03 October 2020 04:32

But in the reanimated corpse of Spitting Image, it’s struggling a bit.

Satire is not dead. But in the reanimated corpse of Spitting Image, it's struggling a bit. That's not the fault of the programme, but of the times we live in. How can you lampoon a character as patently ludicrous as Donald Trump? How to mock the Duke and Duchess of Sussex when to do so risks those involved being cancelled for all eternity?

Spitting Image: lampooning characters who are already patently ludicrous proves mighty hard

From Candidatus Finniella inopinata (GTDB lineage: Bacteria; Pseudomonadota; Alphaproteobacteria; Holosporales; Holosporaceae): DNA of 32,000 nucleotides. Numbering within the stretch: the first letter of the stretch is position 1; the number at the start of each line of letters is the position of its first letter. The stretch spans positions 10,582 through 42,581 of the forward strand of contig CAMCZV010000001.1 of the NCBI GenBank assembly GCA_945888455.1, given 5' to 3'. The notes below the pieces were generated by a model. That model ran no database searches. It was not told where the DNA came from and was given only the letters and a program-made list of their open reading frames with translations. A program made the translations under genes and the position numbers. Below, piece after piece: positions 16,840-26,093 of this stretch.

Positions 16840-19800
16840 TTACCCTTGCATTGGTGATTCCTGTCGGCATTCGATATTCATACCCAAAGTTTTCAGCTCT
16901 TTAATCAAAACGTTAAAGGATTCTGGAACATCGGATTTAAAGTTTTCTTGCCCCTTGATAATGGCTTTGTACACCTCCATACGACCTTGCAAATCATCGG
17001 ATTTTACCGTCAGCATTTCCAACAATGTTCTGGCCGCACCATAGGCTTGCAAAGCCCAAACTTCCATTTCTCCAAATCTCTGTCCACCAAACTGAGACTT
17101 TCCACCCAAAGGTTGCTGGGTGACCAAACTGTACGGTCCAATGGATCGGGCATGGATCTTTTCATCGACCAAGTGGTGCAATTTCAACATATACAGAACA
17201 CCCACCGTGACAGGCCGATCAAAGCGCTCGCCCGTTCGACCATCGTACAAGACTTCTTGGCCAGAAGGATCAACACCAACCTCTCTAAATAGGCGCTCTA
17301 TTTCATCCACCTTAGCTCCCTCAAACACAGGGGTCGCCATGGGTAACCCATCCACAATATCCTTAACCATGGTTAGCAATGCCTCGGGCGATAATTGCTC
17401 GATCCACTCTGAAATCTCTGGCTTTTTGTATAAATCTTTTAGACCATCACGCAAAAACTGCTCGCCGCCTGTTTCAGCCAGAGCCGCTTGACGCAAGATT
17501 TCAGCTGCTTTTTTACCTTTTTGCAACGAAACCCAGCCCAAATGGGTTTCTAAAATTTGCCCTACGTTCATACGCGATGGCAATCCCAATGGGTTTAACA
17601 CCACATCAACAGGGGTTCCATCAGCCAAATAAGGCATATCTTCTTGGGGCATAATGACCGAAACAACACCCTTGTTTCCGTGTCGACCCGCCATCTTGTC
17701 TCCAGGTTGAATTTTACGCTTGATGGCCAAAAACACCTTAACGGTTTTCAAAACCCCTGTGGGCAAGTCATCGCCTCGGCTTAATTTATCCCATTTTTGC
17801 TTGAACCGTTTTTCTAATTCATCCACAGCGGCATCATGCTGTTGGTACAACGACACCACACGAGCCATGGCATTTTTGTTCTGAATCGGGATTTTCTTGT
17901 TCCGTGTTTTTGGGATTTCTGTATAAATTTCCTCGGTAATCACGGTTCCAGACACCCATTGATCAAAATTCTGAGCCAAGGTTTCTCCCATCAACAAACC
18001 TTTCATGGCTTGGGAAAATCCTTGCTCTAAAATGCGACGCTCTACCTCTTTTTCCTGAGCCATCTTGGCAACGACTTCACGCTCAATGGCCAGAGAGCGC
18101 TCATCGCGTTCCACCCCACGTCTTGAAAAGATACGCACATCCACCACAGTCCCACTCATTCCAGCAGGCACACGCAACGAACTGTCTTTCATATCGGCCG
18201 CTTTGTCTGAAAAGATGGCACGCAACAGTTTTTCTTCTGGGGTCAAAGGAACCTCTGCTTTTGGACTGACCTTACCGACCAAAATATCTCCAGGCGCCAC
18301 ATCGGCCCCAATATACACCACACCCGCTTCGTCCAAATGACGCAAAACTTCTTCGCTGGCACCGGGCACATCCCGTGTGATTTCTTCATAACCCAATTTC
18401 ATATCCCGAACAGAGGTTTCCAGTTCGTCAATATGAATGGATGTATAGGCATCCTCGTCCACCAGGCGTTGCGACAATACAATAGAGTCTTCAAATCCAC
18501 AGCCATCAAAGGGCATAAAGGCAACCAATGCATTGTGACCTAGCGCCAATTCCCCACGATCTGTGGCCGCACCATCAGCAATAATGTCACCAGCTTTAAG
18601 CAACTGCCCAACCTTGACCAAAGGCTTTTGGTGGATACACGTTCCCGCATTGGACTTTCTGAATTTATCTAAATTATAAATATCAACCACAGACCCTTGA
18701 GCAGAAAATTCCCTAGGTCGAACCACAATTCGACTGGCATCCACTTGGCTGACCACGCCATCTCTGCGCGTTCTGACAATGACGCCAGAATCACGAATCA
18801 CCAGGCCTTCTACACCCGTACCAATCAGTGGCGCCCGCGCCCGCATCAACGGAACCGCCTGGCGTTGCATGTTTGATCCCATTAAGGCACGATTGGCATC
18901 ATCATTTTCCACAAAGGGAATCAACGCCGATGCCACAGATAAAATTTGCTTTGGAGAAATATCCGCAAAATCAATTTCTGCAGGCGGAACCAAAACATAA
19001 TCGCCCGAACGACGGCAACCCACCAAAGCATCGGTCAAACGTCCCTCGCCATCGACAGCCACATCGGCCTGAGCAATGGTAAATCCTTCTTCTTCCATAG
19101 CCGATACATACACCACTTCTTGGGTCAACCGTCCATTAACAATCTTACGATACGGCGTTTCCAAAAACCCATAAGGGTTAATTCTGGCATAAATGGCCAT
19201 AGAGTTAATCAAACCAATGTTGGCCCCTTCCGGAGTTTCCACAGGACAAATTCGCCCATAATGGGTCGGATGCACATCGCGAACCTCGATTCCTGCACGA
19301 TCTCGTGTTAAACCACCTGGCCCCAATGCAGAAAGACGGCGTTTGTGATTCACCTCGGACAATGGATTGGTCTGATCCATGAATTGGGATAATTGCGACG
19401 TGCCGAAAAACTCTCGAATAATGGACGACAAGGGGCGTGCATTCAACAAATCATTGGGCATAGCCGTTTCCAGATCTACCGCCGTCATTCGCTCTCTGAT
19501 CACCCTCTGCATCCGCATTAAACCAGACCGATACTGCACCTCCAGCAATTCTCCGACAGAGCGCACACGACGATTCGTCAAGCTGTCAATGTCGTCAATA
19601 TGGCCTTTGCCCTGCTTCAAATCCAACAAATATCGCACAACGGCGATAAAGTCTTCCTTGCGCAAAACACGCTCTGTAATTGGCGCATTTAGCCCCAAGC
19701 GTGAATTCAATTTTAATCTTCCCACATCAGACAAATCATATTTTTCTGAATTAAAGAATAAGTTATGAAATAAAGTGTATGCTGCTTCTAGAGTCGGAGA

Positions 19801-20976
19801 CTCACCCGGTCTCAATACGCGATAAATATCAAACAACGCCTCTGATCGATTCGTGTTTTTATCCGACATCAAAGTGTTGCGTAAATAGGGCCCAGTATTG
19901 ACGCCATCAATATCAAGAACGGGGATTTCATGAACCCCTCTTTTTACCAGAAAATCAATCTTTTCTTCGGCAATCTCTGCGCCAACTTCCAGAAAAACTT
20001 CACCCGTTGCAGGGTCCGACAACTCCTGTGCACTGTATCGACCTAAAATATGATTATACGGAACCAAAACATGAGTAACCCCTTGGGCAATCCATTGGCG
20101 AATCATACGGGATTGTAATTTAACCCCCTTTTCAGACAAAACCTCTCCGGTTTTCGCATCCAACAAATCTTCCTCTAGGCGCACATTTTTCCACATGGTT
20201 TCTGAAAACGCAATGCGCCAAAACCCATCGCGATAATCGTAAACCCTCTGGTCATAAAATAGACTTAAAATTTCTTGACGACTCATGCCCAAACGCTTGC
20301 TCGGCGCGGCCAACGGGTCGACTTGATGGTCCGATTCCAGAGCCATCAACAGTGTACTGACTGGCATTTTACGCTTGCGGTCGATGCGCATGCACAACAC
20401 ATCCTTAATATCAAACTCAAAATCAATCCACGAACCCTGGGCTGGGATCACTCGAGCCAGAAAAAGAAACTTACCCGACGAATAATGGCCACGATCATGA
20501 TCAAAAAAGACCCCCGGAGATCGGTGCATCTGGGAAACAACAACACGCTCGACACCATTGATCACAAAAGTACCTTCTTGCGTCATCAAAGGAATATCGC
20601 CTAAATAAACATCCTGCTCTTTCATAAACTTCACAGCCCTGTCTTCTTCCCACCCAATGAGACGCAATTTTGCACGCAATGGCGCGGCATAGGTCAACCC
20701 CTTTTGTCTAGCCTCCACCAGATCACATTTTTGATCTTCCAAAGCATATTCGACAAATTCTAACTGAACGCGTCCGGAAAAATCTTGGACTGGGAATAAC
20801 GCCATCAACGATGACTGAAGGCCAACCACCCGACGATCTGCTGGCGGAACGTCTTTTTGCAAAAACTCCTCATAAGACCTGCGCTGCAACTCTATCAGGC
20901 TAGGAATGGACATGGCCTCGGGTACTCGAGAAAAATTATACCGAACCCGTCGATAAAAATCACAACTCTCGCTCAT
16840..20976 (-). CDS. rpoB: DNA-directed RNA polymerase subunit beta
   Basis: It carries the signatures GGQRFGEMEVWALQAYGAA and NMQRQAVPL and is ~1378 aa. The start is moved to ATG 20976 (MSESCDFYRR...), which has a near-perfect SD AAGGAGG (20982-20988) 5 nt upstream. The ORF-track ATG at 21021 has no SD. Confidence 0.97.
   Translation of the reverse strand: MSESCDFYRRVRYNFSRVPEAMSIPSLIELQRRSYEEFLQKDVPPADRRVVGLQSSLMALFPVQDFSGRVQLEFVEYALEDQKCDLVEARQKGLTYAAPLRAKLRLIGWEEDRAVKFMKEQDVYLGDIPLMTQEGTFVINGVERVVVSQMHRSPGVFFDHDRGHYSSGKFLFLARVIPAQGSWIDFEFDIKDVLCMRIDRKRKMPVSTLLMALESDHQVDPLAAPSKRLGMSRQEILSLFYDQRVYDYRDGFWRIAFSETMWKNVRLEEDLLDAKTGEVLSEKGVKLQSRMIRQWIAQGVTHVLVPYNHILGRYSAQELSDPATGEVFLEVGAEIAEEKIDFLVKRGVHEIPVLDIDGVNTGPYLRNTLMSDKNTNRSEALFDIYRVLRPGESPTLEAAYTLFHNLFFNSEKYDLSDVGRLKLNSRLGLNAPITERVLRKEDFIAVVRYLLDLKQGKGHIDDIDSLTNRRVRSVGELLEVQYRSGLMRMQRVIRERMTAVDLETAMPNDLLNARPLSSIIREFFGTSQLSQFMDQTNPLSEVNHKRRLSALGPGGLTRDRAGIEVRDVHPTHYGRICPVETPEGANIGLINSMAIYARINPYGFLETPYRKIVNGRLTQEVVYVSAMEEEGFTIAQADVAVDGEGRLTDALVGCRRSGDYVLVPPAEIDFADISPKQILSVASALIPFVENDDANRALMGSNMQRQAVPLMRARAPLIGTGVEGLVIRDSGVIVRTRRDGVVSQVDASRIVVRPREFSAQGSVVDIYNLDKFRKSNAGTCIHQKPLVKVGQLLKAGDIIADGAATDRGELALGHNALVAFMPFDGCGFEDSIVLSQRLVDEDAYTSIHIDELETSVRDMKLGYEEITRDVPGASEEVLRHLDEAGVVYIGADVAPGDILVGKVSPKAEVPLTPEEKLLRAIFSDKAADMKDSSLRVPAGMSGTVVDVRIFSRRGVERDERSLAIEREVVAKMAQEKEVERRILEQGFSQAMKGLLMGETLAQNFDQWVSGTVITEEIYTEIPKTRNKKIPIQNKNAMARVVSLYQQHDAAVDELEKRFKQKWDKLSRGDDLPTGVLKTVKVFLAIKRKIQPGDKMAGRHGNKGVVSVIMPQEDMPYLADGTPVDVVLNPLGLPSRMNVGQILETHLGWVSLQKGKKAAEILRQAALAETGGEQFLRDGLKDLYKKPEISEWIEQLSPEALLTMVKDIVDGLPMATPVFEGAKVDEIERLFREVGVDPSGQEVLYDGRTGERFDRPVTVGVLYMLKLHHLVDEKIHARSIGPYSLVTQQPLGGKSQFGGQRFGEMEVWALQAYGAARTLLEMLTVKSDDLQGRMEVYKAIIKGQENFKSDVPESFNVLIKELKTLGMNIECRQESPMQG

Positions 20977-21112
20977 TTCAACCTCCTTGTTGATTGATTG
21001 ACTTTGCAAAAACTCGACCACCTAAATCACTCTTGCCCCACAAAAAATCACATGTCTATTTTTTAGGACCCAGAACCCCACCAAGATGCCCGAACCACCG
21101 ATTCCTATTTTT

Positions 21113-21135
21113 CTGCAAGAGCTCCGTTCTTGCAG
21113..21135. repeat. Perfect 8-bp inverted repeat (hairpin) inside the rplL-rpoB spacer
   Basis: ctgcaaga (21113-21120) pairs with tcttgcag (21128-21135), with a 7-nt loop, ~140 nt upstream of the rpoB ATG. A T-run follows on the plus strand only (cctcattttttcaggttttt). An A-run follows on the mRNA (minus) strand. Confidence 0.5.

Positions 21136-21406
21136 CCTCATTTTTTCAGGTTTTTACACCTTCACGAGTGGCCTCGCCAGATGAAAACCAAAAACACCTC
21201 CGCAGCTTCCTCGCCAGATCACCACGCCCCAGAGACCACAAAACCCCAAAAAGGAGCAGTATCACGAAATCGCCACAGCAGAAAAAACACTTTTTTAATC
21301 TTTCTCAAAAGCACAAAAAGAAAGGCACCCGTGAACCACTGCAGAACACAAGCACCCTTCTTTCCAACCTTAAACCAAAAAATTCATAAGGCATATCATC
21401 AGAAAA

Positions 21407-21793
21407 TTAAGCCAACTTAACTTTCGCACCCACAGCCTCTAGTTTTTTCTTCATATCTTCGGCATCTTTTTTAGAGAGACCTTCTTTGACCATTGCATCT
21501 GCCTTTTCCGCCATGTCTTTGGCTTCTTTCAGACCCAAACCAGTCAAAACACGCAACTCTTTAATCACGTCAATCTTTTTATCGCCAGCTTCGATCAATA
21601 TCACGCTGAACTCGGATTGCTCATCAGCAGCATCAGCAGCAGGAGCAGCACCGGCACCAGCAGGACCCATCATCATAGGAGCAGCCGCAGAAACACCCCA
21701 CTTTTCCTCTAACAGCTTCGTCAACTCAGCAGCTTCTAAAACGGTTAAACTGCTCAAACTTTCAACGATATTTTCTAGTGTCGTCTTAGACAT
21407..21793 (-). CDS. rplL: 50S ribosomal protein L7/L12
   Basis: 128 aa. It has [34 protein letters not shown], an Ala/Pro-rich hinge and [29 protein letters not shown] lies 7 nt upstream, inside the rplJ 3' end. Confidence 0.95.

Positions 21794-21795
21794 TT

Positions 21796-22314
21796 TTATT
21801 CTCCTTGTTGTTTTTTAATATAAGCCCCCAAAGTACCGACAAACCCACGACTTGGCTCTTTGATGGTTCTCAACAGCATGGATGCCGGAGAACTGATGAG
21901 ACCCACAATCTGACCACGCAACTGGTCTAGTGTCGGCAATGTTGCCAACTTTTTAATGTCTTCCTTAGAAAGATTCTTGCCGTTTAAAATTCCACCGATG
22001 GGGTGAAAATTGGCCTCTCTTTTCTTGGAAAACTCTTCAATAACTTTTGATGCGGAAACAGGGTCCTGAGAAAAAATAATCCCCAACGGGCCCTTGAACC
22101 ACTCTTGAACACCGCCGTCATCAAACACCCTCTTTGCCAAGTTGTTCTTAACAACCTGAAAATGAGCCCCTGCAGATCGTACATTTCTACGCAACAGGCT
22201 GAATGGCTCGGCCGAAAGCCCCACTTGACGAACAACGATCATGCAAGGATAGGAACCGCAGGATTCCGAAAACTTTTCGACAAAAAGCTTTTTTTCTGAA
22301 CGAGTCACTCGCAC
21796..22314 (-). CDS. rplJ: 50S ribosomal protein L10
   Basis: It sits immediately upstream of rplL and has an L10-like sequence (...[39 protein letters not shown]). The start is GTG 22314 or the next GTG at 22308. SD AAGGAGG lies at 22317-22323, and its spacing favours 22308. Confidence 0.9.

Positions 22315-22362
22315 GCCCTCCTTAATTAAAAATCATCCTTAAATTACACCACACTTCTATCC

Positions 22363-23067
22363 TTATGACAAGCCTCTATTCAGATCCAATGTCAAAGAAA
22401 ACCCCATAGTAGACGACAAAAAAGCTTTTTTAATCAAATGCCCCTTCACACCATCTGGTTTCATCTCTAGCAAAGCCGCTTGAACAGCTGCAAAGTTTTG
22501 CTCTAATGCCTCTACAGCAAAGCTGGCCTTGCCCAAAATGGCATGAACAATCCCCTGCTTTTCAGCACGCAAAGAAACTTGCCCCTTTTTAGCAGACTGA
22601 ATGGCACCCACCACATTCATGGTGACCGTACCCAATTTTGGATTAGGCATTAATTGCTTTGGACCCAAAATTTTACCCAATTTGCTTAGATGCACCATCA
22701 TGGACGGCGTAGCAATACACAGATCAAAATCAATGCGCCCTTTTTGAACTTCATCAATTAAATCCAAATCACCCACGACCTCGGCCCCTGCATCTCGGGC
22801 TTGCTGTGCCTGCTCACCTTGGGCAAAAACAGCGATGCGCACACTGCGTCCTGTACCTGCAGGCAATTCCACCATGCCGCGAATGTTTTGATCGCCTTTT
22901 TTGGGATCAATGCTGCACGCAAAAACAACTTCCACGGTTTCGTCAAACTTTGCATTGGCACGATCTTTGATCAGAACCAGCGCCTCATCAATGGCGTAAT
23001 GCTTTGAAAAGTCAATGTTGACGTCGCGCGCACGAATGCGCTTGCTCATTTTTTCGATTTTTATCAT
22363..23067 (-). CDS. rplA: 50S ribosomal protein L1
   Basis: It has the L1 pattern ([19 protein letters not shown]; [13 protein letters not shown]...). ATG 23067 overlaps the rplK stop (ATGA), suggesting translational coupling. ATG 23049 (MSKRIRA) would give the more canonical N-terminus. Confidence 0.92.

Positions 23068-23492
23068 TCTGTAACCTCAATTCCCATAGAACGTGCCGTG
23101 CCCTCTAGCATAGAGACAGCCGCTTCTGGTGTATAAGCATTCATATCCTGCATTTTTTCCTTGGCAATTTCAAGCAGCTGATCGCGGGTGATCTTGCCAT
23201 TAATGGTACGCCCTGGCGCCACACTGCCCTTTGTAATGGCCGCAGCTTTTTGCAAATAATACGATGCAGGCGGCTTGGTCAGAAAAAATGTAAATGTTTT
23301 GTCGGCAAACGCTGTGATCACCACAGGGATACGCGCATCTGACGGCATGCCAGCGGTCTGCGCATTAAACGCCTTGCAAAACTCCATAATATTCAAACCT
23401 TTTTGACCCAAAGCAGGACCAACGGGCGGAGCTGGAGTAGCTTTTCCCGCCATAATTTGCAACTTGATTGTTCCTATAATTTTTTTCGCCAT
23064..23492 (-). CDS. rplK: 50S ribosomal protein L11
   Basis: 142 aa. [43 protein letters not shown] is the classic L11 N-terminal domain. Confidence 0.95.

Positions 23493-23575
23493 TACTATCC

And what jokes can you make about the affairs of the Duke of York without feeling the force of Buckingham Palace's very busy lawyers? It's far from being a dud. The genius of the original series was its ability to boil down a politician into one indelible image, a grey John Major pushing peas around his plate, Norman Tebbit as a leather-jacketed bovver boy, diddy David Steel in David Owen's pocket. When the new show works, it is along these lines. Dominic Cummings is an alien overlord with zero human traits. When he spots the Prime Minister's newborn son in a pram, he says: "So this is what you call a baby? It looks delicious. May I eat it?" Mr Johnson (portrayed here as a buffoon who disappears at the first sign of difficulty) says, ah, well, ah, no. "If I did, would you fire me?" asks Cummings. "I don't think that's necessary," a cowardly Mr Johnson replies.